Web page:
Stunning

Tuesday, November 24, 2009

What did Jesus actually accomplish on the cross?

Who did He accomplish it for?




Who did Jesus die for? If we were to ask this question of Christians today, most would not hesitate for a moment to say, "everyone, of course!"



However, it may be something of a surprise to learn that this has not always been the majority view amongst Christians, and that the question actually needs a great deal of thought.



Let me start by saying that all Christians should rightfully affirm the infinite worth of Christ's work on the cross. "The death of the Son of God is the only and most perfect sacrifice and satisfaction for sin, and is of infinite worth and value, abundantly sufficient to expiate the sins of the whole world. This death is of such infinite value and dignity because the person who submitted to it was not only really man and perfectly holy, but also the only-begotten Son of God, of the same eternal and infinite essence with the Father and the Holy Spirit, which qualifications were necessary to constitute Him a Savior for us; and, moreover, because it was attended with a sense of the wrath and curse of God due to us for sin." Canons of Dort - Second Head of Doctrine, Articles 3 and 4. The value of Christ's death on the cross is infinite. That cannot be underlined enough!



Yet when we ask such questions as "what was God's intention in sending His Son to die on the cross?" we have to think about what the cross actually does for people, and for what kind of people.



For example, when Jesus was dying on the cross, many people in human history had already died. In fact, not only had they died, but they were either in expectation of heavenly bliss (such as those in Abraham's bosom - Luke 16:23) or the dreaded expectation of divine, eternal punishment for their sins. This being the case, we need to ask, "What would Jesus death actually achieve for people who were already lost, with no hope of eternal life?"



And, would Jesus actually be bearing the sins of all these people awaiting an eternity in hell, when He knew it would do them no good?



If He did bear the punishment for all the sins of all people, then why would those in hell be bearing the punishment for their sins? Surely punishment for sin should not be handed out twice - one time on the spotless Lamb of God, and a second time on the people in hell.



These are not the only questions we need to be asking. We need to think about the Old Testament types and shadows, which point forward in time to portray the work of the Perfect Savior when He came. For instance, what exactly did the sacrifice made on Yom Kippur (the Day of Atonement) actually do for those outside of the covenant of redemption? What exactly did it do for the Hittites, the Jebusites, or the Amalekites? Did the sacrifice actually pay for, and cover the sins of everyone in the whole world? And if it did do so, why would God still be angry with these other nations? If Divine wrath is satisfied by means of the lamb's propitiatory sacrifice for sin, then God's anger is averted, and He is happy rather than angry with people, right?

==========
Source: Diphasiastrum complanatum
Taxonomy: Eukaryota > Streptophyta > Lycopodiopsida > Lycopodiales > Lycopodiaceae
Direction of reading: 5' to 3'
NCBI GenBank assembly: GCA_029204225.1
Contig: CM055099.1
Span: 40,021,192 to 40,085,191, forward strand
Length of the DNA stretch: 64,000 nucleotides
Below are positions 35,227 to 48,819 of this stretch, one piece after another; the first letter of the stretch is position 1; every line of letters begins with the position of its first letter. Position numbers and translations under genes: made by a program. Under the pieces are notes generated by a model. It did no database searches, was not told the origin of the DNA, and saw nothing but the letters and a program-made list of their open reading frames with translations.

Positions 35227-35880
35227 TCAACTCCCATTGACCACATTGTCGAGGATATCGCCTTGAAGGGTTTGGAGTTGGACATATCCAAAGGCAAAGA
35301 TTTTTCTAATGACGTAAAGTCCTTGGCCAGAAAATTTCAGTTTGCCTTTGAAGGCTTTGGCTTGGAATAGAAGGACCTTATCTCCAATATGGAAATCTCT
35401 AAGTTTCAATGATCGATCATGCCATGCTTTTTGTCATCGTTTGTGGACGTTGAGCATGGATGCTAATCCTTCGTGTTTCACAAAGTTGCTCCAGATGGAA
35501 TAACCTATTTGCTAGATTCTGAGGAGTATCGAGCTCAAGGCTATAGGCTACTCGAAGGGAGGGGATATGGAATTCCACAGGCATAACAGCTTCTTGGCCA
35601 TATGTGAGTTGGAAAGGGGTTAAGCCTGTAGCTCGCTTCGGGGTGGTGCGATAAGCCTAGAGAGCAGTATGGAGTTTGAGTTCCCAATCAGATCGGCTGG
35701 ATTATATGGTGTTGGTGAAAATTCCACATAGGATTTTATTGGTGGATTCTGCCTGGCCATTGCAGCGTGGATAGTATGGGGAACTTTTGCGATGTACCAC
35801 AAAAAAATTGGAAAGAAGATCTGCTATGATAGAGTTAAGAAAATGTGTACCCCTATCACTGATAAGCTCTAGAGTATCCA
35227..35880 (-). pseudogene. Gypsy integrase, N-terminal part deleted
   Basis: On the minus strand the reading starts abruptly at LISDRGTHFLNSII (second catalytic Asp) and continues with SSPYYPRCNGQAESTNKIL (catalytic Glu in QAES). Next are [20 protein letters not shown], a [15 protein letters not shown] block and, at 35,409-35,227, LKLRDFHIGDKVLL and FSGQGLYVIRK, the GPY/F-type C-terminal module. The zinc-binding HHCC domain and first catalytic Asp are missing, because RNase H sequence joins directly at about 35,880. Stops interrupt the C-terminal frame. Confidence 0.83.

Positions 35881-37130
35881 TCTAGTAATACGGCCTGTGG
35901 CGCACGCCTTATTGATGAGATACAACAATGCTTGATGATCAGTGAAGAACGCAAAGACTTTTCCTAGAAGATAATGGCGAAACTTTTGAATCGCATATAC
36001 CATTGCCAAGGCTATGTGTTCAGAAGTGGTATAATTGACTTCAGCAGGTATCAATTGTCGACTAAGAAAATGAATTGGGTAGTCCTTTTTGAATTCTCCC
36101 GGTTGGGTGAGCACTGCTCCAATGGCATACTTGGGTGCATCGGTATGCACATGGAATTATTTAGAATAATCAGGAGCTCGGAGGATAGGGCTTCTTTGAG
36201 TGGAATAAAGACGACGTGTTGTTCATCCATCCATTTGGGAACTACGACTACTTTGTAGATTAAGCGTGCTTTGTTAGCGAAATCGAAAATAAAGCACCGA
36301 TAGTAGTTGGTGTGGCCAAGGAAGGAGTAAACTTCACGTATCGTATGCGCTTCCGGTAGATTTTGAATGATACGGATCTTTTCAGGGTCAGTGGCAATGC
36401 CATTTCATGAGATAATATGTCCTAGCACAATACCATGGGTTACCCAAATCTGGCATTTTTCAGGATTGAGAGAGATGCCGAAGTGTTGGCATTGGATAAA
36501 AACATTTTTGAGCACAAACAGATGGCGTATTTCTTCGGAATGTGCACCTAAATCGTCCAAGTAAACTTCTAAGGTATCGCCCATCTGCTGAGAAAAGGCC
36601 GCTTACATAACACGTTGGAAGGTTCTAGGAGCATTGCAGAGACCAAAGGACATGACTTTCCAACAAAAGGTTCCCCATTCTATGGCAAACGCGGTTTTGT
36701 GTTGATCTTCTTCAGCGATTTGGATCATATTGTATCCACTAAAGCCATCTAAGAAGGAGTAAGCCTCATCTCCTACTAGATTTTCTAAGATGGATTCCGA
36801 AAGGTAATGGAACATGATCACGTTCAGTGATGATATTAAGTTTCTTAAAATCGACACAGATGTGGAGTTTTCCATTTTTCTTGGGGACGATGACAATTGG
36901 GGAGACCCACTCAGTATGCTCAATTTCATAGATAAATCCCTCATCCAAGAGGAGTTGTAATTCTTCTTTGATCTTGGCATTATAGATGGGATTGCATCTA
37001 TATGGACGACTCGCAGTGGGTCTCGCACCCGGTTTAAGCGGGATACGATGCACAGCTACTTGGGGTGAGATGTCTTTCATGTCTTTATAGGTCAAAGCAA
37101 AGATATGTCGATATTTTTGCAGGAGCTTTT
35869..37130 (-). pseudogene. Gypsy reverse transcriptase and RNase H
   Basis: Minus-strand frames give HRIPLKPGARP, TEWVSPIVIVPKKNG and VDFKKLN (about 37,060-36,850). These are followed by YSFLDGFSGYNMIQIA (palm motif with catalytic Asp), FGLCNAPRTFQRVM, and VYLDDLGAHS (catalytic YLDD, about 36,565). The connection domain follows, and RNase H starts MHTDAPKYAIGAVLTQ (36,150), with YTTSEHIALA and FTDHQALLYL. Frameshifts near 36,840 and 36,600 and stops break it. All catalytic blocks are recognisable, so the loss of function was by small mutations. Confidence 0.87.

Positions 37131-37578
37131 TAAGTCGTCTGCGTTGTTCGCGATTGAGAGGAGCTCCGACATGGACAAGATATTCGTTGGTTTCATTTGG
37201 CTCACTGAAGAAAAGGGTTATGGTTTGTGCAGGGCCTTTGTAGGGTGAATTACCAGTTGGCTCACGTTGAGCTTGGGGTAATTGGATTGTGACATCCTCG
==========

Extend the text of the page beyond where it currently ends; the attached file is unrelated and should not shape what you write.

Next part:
Well let's look at just some of the many scriptures that speak to this issue. When we do, I believe we'll notice something about God's intention in the work of Christ's cross.



Isaiah 53:4-11 ESV

4 Surely he has borne our griefs and carried our sorrows; yet we esteemed him stricken, smitten by God, and afflicted.

5 But he was wounded for our transgressions; he was crushed for our iniquities; upon him was the chastisement that brought us peace, and with his stripes we are healed.

6 All we like sheep have gone astray; we have turned every one to his own way; and the LORD has laid on him the iniquity of us all.

7 He was oppressed, and he was afflicted, yet he opened not his mouth; like a lamb that is led to the slaughter, and like a sheep that before its shearers is silent, so he opened not his mouth.

8 By oppression and judgment he was taken away; and as for his generation, who considered that he was cut off out of the land of the living, stricken for the transgression of my people?

9 And they made his grave with the wicked and with a rich man in his death, although he had done no violence, and there was no deceit in his mouth.

10 Yet it was the will of the LORD to crush him; he has put him to grief; when his soul makes an offering for sin, he shall see his offspring; he shall prolong his days; the will of the LORD shall prosper in his hand.

11 Out of the anguish of his soul he shall see and be satisfied; by his knowledge shall the righteous one, my servant, make many to be accounted righteous, and he shall bear their iniquities.


I am assuming that as Christians we would all agree that although this was written around 700 years B.C., this passage is a highly prophetic one, speaking of the Messiah, the Lord Jesus Christ and His substitutionary work on the cross. Although there are many things that could be pointed out, please notice that Jesus is said to be "stricken for the transgression of my people," and that He is satisfied by what He achieves, in spite of the anguish of His soul, and that He makes many righteous in doing so, bearing their iniquities.